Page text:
Academic journal article The Journal of Southern History

The Civil War in the Jackson Purchase, 1861-1862: The Pro-Confederate Struggle and Defeat in Southwest Kentucky

Academic journal article The Journal of Southern History

The Civil War in the Jackson Purchase, 1861-1862: The Pro-Confederate Struggle and Defeat in Southwest Kentucky

Article excerpt

The Civil War in the Jackson Purchase, 1861-1862: The Pro-Confederate Struggle and Defeat in Southwest Kentucky. By Dan Lee. (Jefferson, N.C.: McFarland and Company, 2014. Pp. [x], 244. Paper, $39.95, ISBN 978-0 7864-7782-1.)

During the Civil War the border states were caught in the middle, tom apart from within, and fought over by both sides. The Civil War in the Jackson Purchase, 1861-1862: The Pro-Confederate Struggle and Defeat in Southwest Kentucky, by Dan Lee of Hardin County, Kentucky, examines the war in the westernmost part of Kentucky, the area known as the Jackson Purchase. Lee explains that the Jackson Purchase, the last part of Kentucky to be settled by whites, was the most pro-Confederate part of the state, often called the "South Carolina of Kentucky" (p. 2). With the Jackson Purchase as his template, Dan Lee tells many stories.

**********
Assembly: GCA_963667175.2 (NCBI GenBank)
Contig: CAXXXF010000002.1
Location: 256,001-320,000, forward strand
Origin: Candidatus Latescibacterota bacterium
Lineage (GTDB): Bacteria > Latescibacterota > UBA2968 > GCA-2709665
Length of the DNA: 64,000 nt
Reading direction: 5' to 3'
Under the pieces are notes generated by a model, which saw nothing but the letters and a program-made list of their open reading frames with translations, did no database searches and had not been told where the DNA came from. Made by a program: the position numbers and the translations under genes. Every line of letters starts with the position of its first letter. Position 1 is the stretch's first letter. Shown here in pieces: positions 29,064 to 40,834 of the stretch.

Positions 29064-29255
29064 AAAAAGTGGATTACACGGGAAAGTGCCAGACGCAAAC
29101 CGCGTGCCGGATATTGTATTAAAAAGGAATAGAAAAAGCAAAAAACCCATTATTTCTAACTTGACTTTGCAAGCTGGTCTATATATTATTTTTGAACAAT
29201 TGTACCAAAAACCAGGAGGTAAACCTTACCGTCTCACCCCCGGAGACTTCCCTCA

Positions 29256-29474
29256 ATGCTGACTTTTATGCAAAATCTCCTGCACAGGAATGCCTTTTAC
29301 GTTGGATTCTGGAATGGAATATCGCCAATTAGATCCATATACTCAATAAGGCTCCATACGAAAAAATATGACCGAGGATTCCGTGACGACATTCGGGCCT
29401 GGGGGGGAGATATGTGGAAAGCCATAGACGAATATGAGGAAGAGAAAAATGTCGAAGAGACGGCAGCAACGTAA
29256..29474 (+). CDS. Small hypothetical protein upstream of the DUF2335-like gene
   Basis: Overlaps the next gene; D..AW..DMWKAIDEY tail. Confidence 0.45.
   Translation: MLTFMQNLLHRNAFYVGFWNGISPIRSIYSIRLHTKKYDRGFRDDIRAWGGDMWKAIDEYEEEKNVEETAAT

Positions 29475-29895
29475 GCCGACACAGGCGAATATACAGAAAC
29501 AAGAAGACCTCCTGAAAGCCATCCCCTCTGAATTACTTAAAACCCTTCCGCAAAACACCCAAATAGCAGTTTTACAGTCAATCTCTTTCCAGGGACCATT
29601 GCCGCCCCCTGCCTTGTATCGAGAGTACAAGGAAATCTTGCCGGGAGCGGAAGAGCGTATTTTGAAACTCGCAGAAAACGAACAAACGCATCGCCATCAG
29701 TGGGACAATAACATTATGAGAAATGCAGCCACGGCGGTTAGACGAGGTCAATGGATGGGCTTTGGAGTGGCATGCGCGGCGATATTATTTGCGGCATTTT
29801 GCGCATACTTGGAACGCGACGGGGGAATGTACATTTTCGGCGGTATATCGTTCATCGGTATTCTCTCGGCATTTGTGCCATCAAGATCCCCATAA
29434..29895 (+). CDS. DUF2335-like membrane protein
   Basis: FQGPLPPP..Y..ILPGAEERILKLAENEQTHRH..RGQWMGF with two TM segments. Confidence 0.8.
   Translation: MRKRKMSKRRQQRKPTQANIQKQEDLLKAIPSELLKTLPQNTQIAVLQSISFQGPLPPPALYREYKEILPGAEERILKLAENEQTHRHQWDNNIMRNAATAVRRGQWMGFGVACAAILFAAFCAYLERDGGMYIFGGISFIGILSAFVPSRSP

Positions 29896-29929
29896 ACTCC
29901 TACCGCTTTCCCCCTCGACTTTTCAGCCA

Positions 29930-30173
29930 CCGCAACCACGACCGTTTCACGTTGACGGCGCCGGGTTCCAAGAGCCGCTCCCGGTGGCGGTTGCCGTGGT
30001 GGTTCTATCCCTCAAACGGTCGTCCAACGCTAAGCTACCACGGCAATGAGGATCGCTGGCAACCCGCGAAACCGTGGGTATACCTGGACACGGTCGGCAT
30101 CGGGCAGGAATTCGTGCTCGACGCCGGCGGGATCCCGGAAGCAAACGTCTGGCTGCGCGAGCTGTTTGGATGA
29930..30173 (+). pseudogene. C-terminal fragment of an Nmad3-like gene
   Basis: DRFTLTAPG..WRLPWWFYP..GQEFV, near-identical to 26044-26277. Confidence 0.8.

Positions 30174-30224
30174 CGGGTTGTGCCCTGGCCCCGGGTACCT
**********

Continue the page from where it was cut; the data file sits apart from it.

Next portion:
Lee's book is a story of Kentucky, a state that tried to remain neutral. Perhaps "armed neutrality" might have been an option in some meaningless backwater, but not in the Jackson Purchase (p. 15). Rivers and railroads were the keys to victory, and the Jackson Purchase had both.

It is a study of the critical western battles of 1861 and early 1862--a story that is too often ignored. The battles of Belmont-Columbus, Fort Henry, Fort Donelson, and Island Number Ten determined the course of the war. Victory in those battles made possible the Union invasion of the South. Every battle fought by the Confederate armies in the West afterward was a bloody denouement and desperate attempt to roll back that invasion.

The battles and campaigns across the Jackson Purchase also provided the weeding-out process by which the military leadership for both armies in the West emerged--officers such as Ulysses S. …

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